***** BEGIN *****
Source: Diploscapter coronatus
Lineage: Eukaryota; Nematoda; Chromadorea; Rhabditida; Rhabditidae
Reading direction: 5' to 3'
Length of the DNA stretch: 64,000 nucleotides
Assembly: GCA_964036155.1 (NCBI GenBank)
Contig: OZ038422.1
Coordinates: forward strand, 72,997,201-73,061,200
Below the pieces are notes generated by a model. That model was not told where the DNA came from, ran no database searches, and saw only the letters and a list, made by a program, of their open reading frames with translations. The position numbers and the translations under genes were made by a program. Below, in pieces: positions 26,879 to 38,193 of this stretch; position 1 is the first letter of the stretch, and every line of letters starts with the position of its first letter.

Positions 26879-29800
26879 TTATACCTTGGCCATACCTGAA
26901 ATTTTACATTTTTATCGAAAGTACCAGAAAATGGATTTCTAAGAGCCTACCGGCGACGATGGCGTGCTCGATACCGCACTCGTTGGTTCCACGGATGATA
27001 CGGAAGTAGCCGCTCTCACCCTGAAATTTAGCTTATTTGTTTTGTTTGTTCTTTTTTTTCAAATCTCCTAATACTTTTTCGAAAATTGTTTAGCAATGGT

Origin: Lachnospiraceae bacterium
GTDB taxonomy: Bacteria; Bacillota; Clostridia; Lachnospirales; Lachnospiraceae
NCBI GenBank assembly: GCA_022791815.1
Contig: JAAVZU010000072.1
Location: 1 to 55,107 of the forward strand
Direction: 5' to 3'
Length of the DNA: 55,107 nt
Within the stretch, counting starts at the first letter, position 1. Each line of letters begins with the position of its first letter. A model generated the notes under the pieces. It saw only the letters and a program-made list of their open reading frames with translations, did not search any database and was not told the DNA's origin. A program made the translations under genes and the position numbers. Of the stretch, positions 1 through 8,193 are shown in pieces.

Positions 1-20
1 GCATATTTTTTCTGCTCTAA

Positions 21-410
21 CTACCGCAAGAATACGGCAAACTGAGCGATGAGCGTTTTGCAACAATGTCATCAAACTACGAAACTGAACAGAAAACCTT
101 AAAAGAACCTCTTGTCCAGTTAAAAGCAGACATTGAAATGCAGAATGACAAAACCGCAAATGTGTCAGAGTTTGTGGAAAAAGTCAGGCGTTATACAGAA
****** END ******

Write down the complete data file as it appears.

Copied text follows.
Source: Diploscapter coronatus
Lineage: Eukaryota; Nematoda; Chromadorea; Rhabditida; Rhabditidae
Reading direction: 5' to 3'
Length of the DNA stretch: 64,000 nucleotides
Assembly: GCA_964036155.1 (NCBI GenBank)
Contig: OZ038422.1
Coordinates: forward strand, 72,997,201-73,061,200
Below the pieces are notes generated by a model. That model was not told where the DNA came from, ran no database searches, and saw only the letters and a list, made by a program, of their open reading frames with translations. The position numbers and the translations under genes were made by a program. Below, in pieces: positions 26,879 to 38,193 of this stretch; position 1 is the first letter of the stretch, and every line of letters starts with the position of its first letter.

Positions 26879-29800
26879 TTATACCTTGGCCATACCTGAA
26901 ATTTTACATTTTTATCGAAAGTACCAGAAAATGGATTTCTAAGAGCCTACCGGCGACGATGGCGTGCTCGATACCGCACTCGTTGGTTCCACGGATGATA
27001 CGGAAGTAGCCGCTCTCACCCTGAAATTTAGCTTATTTGTTTTGTTTGTTCTTTTTTTTCAAATCTCCTAATACTTTTTCGAAAATTGTTTAGCAATGGT

Origin: Lachnospiraceae bacterium
GTDB taxonomy: Bacteria; Bacillota; Clostridia; Lachnospirales; Lachnospiraceae
NCBI GenBank assembly: GCA_022791815.1
Contig: JAAVZU010000072.1
Location: 1 to 55,107 of the forward strand
Direction: 5' to 3'
Length of the DNA: 55,107 nt
Within the stretch, counting starts at the first letter, position 1. Each line of letters begins with the position of its first letter. A model generated the notes under the pieces. It saw only the letters and a program-made list of their open reading frames with translations, did not search any database and was not told the DNA's origin. A program made the translations under genes and the position numbers. Of the stretch, positions 1 through 8,193 are shown in pieces.

Positions 1-20
1 GCATATTTTTTCTGCTCTAA

Positions 21-410
21 CTACCGCAAGAATACGGCAAACTGAGCGATGAGCGTTTTGCAACAATGTCATCAAACTACGAAACTGAACAGAAAACCTT
101 AAAAGAACCTCTTGTCCAGTTAAAAGCAGACATTGAAATGCAGAATGACAAAACCGCAAATGTGTCAGAGTTTGTGGAAAAAGTCAGGCGTTATACAGAA